2560 x 1080

200Hz native

June 2016

AOC AGON AG352QCX

35" curved 1800R

21:9

3440 x 1440

100Hz (120Hz with overclock)

Sept 16

HP Omen X35, AOC AGON AG352UCG, Asus ROG Strix XG35VQ, AOC AGON AG352UCG6 (120Hz)

35" curved 1800R

21:9

3440 x 1440

120Hz

June 18

 

35" curved with 512-zone FALD HDR

21:9

3440 x 1440

200Hz

July 2018

 Asus ROG Swift PG35VQ, Acer Predator X35

43" flat

16:9

3840 x 2160

144Hz

August 2018

 

65" flat with 384-zone FALD HDR

16:9

3840 x 2160

144Hz

September 2018

 

 

Samsung SVA - Smaller sizes of 23.6", 27" and 31.5"


Above: Samsung C27FG70 and Acer Predator Z271 with 27" curved VA panels and 144Hz

Samsung are also investing in the high refresh rate VA market with their equivalent technology, now commonly referred to by them as SVA. They have a curved 23.6” VA panel with 1920 x 1080 resolution and 144Hz refresh rate in production since July 2016 (LSM236HP02). The Samsung C24FG70 gaming display was the first to make use of this new panel which was released in October 2016. There is also a curved 27” version with the same res/refresh (LTM270HP02) which went in to production in May 2016. The Samsung C27FG70 and Acer Predator Z271 (reviewed) which use this Samsung 27” VA panel with 1920 x 1080 @ 144Hz.


Above: Samsung C32HG70 with 31.5" Samsung VA panel and 144Hz

They also have a couple of curved 31.5” sized panels in production with a 144Hz refresh rate. The LTM315HP01 went in to production in September 2017 and will offer a 1920 x 1080 resolution, while another LSM315DP01 is also already be in production with a higher 2560 x 1440 resolution @ 144Hz. The latter has been used in screens like the Samsung C32HG70 already (reviewed).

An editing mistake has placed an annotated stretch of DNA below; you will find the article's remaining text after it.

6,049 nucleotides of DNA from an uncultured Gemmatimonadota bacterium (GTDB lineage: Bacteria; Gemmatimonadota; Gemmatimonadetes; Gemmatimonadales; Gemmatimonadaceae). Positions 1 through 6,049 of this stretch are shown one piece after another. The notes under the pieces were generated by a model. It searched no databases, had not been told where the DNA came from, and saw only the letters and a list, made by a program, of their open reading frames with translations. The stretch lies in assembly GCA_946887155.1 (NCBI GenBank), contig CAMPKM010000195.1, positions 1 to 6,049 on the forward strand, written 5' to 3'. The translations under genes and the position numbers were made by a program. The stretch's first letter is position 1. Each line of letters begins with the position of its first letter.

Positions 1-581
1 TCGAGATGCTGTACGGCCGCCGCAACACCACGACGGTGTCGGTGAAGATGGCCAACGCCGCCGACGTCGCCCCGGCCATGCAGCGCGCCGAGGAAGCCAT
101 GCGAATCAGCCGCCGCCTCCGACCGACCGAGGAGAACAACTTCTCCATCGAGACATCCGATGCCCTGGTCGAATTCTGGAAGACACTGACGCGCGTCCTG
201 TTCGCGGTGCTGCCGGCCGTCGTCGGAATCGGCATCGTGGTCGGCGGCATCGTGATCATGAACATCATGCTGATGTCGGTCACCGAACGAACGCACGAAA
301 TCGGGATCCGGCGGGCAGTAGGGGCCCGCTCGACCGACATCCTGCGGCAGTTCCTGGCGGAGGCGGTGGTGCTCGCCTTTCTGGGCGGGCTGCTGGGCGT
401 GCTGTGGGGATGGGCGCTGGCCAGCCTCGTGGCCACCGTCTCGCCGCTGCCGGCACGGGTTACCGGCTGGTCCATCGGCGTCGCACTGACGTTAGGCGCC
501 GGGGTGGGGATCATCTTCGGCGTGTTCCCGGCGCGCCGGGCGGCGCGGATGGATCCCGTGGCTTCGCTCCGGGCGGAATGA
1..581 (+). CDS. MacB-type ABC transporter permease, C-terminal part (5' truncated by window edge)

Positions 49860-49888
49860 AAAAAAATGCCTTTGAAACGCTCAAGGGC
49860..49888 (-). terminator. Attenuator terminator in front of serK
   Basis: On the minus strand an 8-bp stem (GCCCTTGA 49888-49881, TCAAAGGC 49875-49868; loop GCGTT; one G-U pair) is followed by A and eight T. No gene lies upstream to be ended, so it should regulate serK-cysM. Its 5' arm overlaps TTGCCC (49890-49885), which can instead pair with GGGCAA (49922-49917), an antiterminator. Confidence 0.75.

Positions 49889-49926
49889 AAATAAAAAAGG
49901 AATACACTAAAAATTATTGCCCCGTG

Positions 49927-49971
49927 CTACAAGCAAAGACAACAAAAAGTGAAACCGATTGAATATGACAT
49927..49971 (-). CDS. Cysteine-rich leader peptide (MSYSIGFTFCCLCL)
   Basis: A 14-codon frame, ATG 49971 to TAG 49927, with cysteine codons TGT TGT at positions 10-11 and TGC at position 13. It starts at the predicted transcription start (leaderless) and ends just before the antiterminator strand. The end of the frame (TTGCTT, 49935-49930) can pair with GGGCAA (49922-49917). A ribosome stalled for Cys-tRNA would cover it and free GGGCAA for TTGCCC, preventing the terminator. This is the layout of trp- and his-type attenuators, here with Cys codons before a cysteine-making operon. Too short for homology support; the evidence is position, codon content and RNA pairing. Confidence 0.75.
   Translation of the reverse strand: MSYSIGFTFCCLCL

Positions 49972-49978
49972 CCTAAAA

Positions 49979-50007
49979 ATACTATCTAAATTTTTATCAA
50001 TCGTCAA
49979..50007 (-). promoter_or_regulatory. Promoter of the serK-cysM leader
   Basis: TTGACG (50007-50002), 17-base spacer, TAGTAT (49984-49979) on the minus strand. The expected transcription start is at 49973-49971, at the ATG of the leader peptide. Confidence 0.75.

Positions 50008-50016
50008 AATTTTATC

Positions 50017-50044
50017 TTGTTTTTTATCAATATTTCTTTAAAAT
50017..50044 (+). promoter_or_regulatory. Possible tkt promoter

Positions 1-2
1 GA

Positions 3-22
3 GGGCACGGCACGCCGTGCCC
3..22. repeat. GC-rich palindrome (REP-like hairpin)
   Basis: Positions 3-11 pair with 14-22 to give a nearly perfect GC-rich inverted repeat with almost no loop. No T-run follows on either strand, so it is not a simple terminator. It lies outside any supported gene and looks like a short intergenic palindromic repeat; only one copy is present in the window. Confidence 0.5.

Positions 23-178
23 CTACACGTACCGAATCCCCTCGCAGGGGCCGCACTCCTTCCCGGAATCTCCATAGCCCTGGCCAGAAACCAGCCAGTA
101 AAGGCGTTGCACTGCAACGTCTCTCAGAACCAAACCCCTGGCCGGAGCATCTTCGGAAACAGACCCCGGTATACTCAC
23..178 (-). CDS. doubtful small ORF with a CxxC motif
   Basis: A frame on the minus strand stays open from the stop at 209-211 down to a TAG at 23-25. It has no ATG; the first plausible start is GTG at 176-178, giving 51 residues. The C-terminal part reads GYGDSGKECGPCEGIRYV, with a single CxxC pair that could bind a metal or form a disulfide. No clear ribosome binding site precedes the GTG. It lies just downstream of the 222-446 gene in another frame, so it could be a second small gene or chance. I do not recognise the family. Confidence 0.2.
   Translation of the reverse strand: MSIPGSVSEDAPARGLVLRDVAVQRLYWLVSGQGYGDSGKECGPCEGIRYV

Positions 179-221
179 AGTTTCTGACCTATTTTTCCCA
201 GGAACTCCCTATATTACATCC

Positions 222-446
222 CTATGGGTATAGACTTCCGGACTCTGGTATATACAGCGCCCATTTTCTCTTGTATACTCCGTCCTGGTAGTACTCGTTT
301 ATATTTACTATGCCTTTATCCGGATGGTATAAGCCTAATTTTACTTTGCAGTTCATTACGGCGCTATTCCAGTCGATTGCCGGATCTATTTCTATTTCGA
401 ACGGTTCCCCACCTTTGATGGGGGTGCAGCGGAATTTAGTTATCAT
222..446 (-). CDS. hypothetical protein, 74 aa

Around July 2018 Samsung will also start to produce a 31.5" curved VA panel with 3840 x 2160 Ultra HD resolution. This panel will offer a 3000:1 contrast ratio, sRGB colour space and 120Hz refresh rate.
 

Samsung Ultrawide Options - 29", 34", 49"


Above: Philips 349X7FJEW with 34" ultrawide Samsung SVA panel and 100Hz

Samsung are also investing in the ultra-wide space with a curved 29” mega-wide 32:9 aspect ratio panel offering 3840 x 1080 resolution and 144Hz refresh rate (LSM290DP01) which is in production already.

Perhaps of most interest is a curved 34” ultra-wide panel to rival those being developed by LG.Display in their IPS technology. The LTM340YP03 offers a curved format, 3440 x 1440 resolution and a 100Hz native refresh rate. This first appeared in the Samsung C34F791 display and has appeared in other monitors including the Philips 349X7FJEW (reviewed). Samsung plan to offer a 144Hz refresh rate version of this panel later on, with production planned for Q3 2018 at the moment.


Above: Asus VG49V with 49" ultrawide Samsung SVA panel and 144Hz

Samsung have also produced a massive 49" sized panel (LSM490YP01), with a curved 32:9 mega-wide (Samsung are referring to these as "Grand Circle") aspect ratio and "Double Full HD" resolution of 3840 x 1080. This offers a 144Hz refresh rate and went in to production in Sept 2017. The Samsung C49HG90 was the first display to be based on this panel and there have been others announced since like the Asus VG49V for instance. There is also a new 49" sized VA panel scheduled for production around September 2018 which will offer a higher 5120 x 1440 resolution (DQHD = Dual quad HD resolution) and will have the same 3-side frameless design, 1800R curvature and support for 120Hz refresh rate. Slightly lower refresh rate but a much higher resolution.

There's also the slightly smaller 43.4" sized VA panel, being positioned by Samsung as "dual 24.7 inch" in size and offering a 3840 x 1200 resolution. There will be a 144Hz version of this panel which should go in to production in September 2018 (after slipping from originally forecast Sept 2017).
 

Samsung VA Panel Options Summary